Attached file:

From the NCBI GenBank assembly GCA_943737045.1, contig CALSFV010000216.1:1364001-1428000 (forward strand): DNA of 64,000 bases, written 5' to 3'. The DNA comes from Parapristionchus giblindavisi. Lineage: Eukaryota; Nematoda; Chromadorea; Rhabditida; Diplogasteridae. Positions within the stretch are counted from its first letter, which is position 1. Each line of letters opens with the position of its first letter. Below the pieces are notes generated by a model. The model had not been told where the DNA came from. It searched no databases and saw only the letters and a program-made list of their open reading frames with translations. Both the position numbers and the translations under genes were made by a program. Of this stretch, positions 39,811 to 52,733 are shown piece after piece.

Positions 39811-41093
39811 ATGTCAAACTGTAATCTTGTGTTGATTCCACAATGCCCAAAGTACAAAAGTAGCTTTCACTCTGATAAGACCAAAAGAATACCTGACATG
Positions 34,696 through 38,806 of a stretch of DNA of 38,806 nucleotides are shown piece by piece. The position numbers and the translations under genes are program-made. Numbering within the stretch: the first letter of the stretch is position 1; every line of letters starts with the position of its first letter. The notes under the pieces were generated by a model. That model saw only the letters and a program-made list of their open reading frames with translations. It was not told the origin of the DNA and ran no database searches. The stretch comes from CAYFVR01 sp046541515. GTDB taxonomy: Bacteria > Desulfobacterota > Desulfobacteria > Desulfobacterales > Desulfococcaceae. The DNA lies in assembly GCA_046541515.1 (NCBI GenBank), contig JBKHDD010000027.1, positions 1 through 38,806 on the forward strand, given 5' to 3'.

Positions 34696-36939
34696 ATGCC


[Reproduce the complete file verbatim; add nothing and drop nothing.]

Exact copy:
From the NCBI GenBank assembly GCA_943737045.1, contig CALSFV010000216.1:1364001-1428000 (forward strand): DNA of 64,000 bases, written 5' to 3'. The DNA comes from Parapristionchus giblindavisi. Lineage: Eukaryota; Nematoda; Chromadorea; Rhabditida; Diplogasteridae. Positions within the stretch are counted from its first letter, which is position 1. Each line of letters opens with the position of its first letter. Below the pieces are notes generated by a model. The model had not been told where the DNA came from. It searched no databases and saw only the letters and a program-made list of their open reading frames with translations. Both the position numbers and the translations under genes were made by a program. Of this stretch, positions 39,811 to 52,733 are shown piece after piece.

Positions 39811-41093
39811 ATGTCAAACTGTAATCTTGTGTTGATTCCACAATGCCCAAAGTACAAAAGTAGCTTTCACTCTGATAAGACCAAAAGAATACCTGACATG
Positions 34,696 through 38,806 of a stretch of DNA of 38,806 nucleotides are shown piece by piece. The position numbers and the translations under genes are program-made. Numbering within the stretch: the first letter of the stretch is position 1; every line of letters starts with the position of its first letter. The notes under the pieces were generated by a model. That model saw only the letters and a program-made list of their open reading frames with translations. It was not told the origin of the DNA and ran no database searches. The stretch comes from CAYFVR01 sp046541515. GTDB taxonomy: Bacteria > Desulfobacterota > Desulfobacteria > Desulfobacterales > Desulfococcaceae. The DNA lies in assembly GCA_046541515.1 (NCBI GenBank), contig JBKHDD010000027.1, positions 1 through 38,806 on the forward strand, given 5' to 3'.

Positions 34696-36939
34696 ATGCC